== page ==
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These are answers submitted by Markiyan Hirnyk

The Transpose command does the job:

lista := [[1, 10], [2, 20], [3, 30]]:x,y:= op(ListTools:-Transpose(lista)); [1, 2, 3], [10, 20, 30]

How about this?

F := Vector(subsop(3 = NULL, [seq(f[j], j = -2 .. 2)]));

See ?set for info.

PS. Or this?

F:=Vector(seq(f[k],k=-2..2)]);

I tried it with the DirectSearch package which should be downloaded from http://www.maplesoft.com/applications/view.aspx?SID=101333 and installed in your Maple >=12.

A := LinearAlgebra:-Transpose(Matrix([XA, YA, ZA]));B := LinearAlgebra:-Transpose(Matrix([XB, YB, ZB]));DirectSearch:-DataFit(Poly1, A, Vector([WA]), [x, y, z]);

and

DirectSearch:-DataFit(Poly1, B, Vector([WB]), [x, y, z])

Fit_by_DS.mw

That was discussed in http://www.mapleprimes.com/questions/203257-How-To-Find-A-Single-Numerical-Solution

few days ago. Carl did not indicate it.

Because polygraphic workers dislike the black square which takes a lot of expensive dye-stuff,

I suggest □ (the Square symbol) or ○ (the cir symbol) or ▷ (the triangleright symbol) to this end.

The first two ones can be inserted through the Miscellaneous palette and the third one is contained

in the Relational palette. It should be mentioned that these symbols look larger in a Standard worksheet.

Of course, other symbols from the Maple palettes can be used too. For completeness, it would be useful

to include the black square symbol in the Miscellaneous palette.

The cite from Maple Help to ?phaseportrait:

"A system of two first order differential equations also produces a direction field plot, provided the system is determined to be autonomous. In addition, a single first order differential equation also produces a direction field (as it can always be mapped to a system of two first order autonomous differential equations). For systems not meeting these criteria, no direction field is produced (only solution curves are possible in such instances). There can be ONLY one independent variable".

Is the ODE system under consideration autonomous?

See example 3 in ?implicitplot to this end. This help can be reached in your worksheet by typing and executing ?implicitplot or/and by typing implicitplot in the Search windows of your Maple Help and pushing the Search button.

1. This can be done with the DirectSearch package which should be downloaded from http://www.maplesoft.com/applications/view.aspx?SID=101333 and installed in your Maple >=12. For example,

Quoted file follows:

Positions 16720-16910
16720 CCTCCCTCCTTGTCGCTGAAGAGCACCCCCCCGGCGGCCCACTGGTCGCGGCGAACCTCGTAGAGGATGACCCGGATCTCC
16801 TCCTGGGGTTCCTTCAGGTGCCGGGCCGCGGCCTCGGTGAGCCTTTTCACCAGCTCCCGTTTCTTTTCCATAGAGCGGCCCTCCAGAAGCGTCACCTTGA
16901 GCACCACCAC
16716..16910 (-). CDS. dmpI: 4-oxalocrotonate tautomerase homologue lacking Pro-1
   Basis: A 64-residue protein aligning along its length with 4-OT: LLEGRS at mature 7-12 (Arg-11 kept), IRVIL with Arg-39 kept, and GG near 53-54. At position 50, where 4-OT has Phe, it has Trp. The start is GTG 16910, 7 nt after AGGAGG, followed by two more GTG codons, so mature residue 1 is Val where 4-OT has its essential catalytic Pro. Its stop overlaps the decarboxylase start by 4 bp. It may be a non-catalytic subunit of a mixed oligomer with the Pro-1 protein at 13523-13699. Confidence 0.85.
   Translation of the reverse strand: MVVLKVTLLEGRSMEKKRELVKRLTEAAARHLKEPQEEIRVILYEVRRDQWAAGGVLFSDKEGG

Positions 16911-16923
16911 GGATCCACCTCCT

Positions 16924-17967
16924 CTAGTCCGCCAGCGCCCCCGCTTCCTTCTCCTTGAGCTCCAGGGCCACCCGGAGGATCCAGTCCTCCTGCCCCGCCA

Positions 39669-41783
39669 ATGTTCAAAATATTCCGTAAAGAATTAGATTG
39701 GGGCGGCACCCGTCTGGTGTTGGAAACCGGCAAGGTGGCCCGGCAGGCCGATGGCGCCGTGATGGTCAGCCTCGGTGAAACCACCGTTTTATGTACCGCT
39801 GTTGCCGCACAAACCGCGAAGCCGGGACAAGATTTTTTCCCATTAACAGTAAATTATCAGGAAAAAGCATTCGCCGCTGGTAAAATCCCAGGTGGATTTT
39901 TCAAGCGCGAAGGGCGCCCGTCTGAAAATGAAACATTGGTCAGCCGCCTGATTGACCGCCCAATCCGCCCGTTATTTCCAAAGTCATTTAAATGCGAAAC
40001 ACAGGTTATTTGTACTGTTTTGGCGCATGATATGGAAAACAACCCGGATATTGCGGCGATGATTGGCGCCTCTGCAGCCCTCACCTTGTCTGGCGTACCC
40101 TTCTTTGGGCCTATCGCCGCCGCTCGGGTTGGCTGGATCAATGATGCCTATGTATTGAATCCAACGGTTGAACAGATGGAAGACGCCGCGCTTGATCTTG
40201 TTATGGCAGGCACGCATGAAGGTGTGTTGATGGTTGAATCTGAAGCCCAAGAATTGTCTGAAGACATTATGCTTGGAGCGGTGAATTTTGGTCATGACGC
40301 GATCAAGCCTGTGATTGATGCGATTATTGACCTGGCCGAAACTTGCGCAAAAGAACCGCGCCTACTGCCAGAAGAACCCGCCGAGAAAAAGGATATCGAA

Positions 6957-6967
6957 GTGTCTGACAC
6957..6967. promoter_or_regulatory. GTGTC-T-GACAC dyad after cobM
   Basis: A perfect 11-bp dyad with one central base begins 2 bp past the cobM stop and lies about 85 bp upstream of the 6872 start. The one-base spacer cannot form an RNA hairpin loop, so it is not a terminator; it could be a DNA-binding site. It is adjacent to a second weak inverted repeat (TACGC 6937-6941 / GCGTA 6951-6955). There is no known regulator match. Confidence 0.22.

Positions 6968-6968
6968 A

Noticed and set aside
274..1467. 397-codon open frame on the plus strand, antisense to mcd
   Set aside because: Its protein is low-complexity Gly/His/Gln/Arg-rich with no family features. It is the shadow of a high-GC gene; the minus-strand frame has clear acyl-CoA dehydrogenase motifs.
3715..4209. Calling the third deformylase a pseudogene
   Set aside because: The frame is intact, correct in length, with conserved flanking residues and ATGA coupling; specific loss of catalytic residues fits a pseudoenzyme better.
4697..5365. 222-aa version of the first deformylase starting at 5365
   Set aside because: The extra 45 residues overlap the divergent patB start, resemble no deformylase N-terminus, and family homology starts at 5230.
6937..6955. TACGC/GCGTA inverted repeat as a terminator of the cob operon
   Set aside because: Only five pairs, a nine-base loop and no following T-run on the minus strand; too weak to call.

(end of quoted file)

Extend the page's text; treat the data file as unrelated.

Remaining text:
2. To this end, one may use the Dragilev method (see http://www.mapleprimes.com/posts/145360-The-Dragilev-Method-1-Some-Mathematical and http://www.mapleprimes.com/posts/145361-The-Dragilev-Method-2-Examples

and http://www.maplesoft.com/applications/view.aspx?SID=149514 ).

This can be done as follows.

>numtheory:-cfrac(7/2,2);

3+1/2

See ?cfrac for info. The reading of Maple Help is very useful.

PS. Maple treats

as 3/2.

PPS. IMHO, your question is "art for art's sake". Geometry is the earth measurement.

brings

4^2-sqrt(7)^2=9=3^2, whereas4^2-sqrt(6)^2=10 which is not an exact square. This makes the difference. The execution with prinlevel:=15 confirms that. Another example isexpr2 := sqrt(sqrt(26)-sqrt(10))*sqrt(sqrt(26)+sqrt(10)):simplify(expr2);

4

The Tolerances package computes ToleranceValue(a*b) for a:=x&+-Deltax and b:=y&+-Deltay by the formula max((x+Deltax)*(y+Deltay)-x*y,x*y- (x-Deltax)*(y-Deltay)) ( (x+Deltax)*(y+Deltay) - (x-Deltax)*(y-Deltay))/2, wheras the ScientificErrorAnalysis package,

up to Maple Help, uses

"The result of combine/errors is a quantity-with-error returned in a Quantity object. The uncertainty is calculated using the usual formula of error analysis involving a first-order expansion with the variances of the quantities-with-error.The error u(y) in y, where y is a function of variables x[i], is

where u(x[i]) is the error in x[i], and the partials are evaluated at the central values of the x[i]".In you case y=x[1]*x[2]. These make the difference in the answers.

I think the error done with Tolerances is more reliable in your case.

This can be done in the standard way. The modification

does the job, outputing

ReHelp.mw

See ?allvalues and ?evalf for info (These codes should be typed and executed in your worksheet, e.g. ?allvalues .).

Download another_way.mw

The cites from ?subs

"

The first form of the subs command substitutes a for x in the expression expr. Note that this command is similar to the eval command. Simple applications of replacing a symbol by a value in a formula should normally be done with the eval command. Differences between the two commands are highlighted in the examples below"

"Since Maple does simultaneous substitution in all parameters, the following call to subs will return an error. (However, eval will work correctly.)p := piecewise(x = 0, 1, sin(x)/x);

subs(x = 0, p);Error, numeric exception: division by zeroeval(p, x = 0); 1 "

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